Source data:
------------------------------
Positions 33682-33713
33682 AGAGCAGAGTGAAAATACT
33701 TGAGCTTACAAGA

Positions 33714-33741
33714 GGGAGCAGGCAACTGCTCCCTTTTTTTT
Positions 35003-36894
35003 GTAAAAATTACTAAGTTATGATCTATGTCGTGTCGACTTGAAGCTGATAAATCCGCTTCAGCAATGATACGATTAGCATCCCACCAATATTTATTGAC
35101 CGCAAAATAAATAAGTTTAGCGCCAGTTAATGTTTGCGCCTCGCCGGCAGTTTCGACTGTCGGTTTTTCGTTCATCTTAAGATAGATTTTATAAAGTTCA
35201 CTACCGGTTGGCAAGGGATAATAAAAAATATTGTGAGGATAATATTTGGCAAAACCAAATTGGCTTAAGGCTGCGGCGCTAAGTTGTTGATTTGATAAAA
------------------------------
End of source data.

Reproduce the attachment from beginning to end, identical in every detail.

Positions 33682-33713
33682 AGAGCAGAGTGAAAATACT
33701 TGAGCTTACAAGA

Positions 33714-33741
33714 GGGAGCAGGCAACTGCTCCCTTTTTTTT
Positions 35003-36894
35003 GTAAAAATTACTAAGTTATGATCTATGTCGTGTCGACTTGAAGCTGATAAATCCGCTTCAGCAATGATACGATTAGCATCCCACCAATATTTATTGAC
35101 CGCAAAATAAATAAGTTTAGCGCCAGTTAATGTTTGCGCCTCGCCGGCAGTTTCGACTGTCGGTTTTTCGTTCATCTTAAGATAGATTTTATAAAGTTCA
35201 CTACCGGTTGGCAAGGGATAATAAAAAATATTGTGAGGATAATATTTGGCAAAACCAAATTGGCTTAAGGCTGCGGCGCTAAGTTGTTGATTTGATAAAA